Debeka Farm is one of the main farms of Kerchanshe. Coffee is grown under a sprawling one-hectare greenhouse so that they are grown uniformly.
All agronomic practices are computer controlled using smart techniques. Disease resistant varieties are cultivated and other preventive methods like thinning, pruning are used to prevent weeds.
Only organic fertilizers made up of mixture of forest soil, parchment coffee and loam soil are used to increase our production (yield). Coffee seedlings are grown in nursery beds or polybags and are planted in the coffee fields when they reach 20-40 cm. The coffee bean start germination with an interval of 15 days and drip irrigation is used.
Two methods are used for the germination of seeds. In one method, coffee seeds are pre-germinated by spreading on a sand bed and covering with moist burlap bag sacks or straw.
The seeds are watched closely and removed as soon as radicals emerge. Once pre-germinated, the coffee seedlings are planted in nursery beds containing soil consisting of well-rotted cattle manure and other organic fertilizer. The nursery beds are 1 meter wide and 50 cm deep and seedlings are spaced between 12-15 cm apart 20 cm apart for 30-40 cm tall plants. The nursery beds are shaded 50 % for the first couple months. Shading is reduced slowly and completely removed the last two months before planting coffee seedlings.
An alternative method of germinating coffee beans is to mix the seeds with moist vermiculite or expanded polystyrene and kept in a polythene bag.
For propagation, ripe red cherries are collected, pulped, and the mucilage is removed by fermentation.
The freshly picked coffee seeds (typically referred to as beans) can either be planted immediately or dried for later use. Coffee drying takes place on wire mesh trays in the shade.
Dried coffee seeds can be used up to a year or more if safely stored. The right storage ensures longer seed life.
Premium coffee from Debeka farms is exported to the world market since 2017.
|Farm Size||200 hectares|
|Irrigation System||Drip Irrigation & sprinkler|
|Soil Composition||Fertile, deep sandy loam|
|Flavour||Spicy Notes Like Cardamom, Clove, Rue and Citrus Like Blueberry, Sweet Lemon, Papaya, Chocolate Notes and Long After Taste Like Lemon Grass.|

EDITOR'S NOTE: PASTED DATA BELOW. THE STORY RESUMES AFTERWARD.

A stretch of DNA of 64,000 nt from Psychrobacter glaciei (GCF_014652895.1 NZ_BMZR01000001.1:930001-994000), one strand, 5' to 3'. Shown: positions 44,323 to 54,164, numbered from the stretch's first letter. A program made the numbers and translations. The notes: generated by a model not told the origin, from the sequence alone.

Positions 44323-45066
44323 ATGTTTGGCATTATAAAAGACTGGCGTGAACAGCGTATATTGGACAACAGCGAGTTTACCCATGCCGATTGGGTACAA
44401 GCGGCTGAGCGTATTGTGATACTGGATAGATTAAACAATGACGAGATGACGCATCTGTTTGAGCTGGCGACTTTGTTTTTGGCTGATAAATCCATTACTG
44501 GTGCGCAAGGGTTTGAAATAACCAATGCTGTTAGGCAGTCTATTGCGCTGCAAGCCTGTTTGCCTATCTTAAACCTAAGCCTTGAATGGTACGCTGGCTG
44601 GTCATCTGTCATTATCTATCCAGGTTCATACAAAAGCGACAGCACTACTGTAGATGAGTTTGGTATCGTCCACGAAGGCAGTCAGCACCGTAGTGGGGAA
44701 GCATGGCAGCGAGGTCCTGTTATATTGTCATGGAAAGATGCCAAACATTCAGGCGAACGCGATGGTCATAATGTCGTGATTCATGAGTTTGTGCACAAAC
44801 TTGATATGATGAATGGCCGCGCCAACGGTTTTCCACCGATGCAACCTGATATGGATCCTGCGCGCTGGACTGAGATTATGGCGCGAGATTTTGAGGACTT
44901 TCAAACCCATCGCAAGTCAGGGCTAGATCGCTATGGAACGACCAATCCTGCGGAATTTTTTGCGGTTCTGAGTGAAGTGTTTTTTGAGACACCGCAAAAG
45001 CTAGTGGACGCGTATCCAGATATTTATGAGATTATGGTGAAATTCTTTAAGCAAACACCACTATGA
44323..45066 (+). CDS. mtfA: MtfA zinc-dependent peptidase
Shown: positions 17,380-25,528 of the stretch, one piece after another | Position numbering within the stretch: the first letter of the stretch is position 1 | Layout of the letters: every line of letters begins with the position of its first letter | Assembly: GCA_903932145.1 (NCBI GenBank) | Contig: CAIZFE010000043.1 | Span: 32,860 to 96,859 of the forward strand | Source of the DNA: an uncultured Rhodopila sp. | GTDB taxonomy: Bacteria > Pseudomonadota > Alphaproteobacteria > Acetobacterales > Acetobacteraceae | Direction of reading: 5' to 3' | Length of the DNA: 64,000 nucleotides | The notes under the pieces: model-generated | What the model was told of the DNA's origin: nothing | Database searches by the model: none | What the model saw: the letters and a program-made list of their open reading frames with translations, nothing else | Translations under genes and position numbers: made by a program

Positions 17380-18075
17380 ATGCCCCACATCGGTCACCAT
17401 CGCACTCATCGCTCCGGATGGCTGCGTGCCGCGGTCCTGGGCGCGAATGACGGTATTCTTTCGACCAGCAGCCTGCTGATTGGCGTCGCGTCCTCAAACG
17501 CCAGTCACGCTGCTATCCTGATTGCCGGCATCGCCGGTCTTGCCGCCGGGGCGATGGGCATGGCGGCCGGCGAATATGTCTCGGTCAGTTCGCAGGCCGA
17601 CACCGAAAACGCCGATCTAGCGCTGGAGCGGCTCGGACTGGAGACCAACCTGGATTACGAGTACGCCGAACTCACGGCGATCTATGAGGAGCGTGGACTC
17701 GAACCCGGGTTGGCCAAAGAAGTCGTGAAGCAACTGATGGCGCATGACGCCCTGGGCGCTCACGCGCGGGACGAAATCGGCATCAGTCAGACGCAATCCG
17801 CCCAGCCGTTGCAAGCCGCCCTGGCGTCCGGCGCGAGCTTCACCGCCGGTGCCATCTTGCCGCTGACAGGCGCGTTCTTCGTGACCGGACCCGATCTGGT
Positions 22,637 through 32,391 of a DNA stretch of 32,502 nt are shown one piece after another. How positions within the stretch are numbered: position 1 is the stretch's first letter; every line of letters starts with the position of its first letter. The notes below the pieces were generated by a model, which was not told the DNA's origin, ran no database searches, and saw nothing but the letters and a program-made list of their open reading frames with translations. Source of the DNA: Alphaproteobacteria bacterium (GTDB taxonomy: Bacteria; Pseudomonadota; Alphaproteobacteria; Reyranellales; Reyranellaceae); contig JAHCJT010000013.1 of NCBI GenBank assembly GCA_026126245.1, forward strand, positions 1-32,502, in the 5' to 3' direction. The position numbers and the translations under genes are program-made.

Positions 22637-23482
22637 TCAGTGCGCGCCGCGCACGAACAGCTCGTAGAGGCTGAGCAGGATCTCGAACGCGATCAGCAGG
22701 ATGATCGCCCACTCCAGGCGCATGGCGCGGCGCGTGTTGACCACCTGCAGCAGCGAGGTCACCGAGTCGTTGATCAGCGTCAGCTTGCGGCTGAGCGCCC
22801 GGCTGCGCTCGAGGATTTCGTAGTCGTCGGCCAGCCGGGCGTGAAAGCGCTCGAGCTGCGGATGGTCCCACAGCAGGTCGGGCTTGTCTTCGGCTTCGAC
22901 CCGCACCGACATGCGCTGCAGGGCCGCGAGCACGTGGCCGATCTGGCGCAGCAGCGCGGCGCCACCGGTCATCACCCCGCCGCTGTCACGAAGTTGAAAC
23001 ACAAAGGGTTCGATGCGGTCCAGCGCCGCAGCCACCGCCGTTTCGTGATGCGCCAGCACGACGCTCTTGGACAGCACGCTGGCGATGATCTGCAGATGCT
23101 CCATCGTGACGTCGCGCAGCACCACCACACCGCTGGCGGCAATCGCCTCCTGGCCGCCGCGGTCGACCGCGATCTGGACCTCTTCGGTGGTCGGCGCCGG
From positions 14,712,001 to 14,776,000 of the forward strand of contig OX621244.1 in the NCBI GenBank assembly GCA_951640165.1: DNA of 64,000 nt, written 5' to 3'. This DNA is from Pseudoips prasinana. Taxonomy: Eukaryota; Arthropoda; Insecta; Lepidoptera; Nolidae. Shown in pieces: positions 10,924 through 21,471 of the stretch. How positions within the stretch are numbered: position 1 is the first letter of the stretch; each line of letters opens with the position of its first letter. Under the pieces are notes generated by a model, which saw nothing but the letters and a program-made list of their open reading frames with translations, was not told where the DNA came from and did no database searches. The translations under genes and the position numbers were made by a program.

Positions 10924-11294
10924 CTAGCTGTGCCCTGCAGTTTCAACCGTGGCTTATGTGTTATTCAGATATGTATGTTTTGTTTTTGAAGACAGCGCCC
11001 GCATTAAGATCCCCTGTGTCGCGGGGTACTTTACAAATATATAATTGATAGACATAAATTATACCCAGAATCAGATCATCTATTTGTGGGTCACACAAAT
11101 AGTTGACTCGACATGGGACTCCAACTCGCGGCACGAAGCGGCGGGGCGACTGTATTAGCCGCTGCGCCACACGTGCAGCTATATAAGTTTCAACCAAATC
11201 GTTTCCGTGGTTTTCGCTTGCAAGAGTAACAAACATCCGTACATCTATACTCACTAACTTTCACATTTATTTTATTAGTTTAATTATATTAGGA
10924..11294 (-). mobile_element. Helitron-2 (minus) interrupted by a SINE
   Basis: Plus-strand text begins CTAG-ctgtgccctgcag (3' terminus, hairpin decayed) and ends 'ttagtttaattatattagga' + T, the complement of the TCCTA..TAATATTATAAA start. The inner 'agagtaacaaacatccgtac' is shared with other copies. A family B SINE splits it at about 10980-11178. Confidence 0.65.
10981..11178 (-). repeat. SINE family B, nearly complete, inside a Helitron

|Body||Medium to Full body|
|Acidity||Medium to Medium Pointed or Sharp Pointed|
|Raw||Small to medium sized bean, greenish, grayish in colour|
|Harvest Period||October - December|
|Export Grade||Gr. 1, 2RFA, fair trade and ORG Washed. Gr. 1, 2 RFA, fair trade and ORG Natural.|
|Processing Method||Washed, Natural|
|Approximate Number of Trees Planted per hectare||5000|
|Approx. Annual Production||1,200,000kg|
Washed cherries go into the reception tank and floaters are separated, then pumped into the de-pulper. After being de-pulped by a mechanical de-pulper, the cherries are sorted into two categories: clean and those that still have fruit.
The ones with fruit go to a separate channel to undergo a second de-pulping. Clean cherries are moved with recycled water over to fermentation tanks. If there are any leftover cherries with fruit, they are sent to another tank where they will most likely be processed as commercial grade.
The cherries are dry fermented for 14-15 hours and clean water is used to rinse the parchment which is then moved to a mechanical washer and finally transported to the drying patios or beds.
We primarily use three types of drying methods depending on quality.
Green House with Raised Beds is used for small lots for honey and natural variety. Temperature, moisture, humidity levels are closely monitored. There are windows that can be opened to allow for more airflow when needed.
Mechanical dryers are used for biggest/commercial lots. The cherries stay in the drier for 24 hours below at a temperature below 50 degree Celsius. These are dried again for five days on the patio. Tube tests are used in the middle of the coffee lot to figure out the moisture level which is 11%. If the cherries stick to the tube, it still needs more drying if not moisture content reading is taken.
Post- Drying is used when the parchment is packed in grain sacks and rests for 30 days. At the dry mill, three different mechanical sorters grade by A (biggest) B and C (smallest). This process is repeated at least seven times to ensure even grading. Finally, the coffee is de-parched and packaged.
Cherries are hand-sorted from unripe and overripe cherries before they go into floatation tanks, where the cherries are covered with water. Any cherries that float is removed. Whole, ripe cherries are then dried in the sunshine on raised African drying beds, which are laid out on hessian cloths for about 15–18 days depending on the weather conditions. The cherries are covered with plastic or shade nets during the midday heat and at night. The natural process means that the beans are left to dry in the cherry after it is picked. This is a tricky process to do well, as the beans need to be turned over for a consistent and even drying. If some cherries are not dried it will give a mouldy flavour to the cup as well as over fermented flavours. But when it is done well, it gives a sweet cup and a bigger body. In the case of Debeka farm, the natural process is what enhances the blueberry mousse character in the coffee.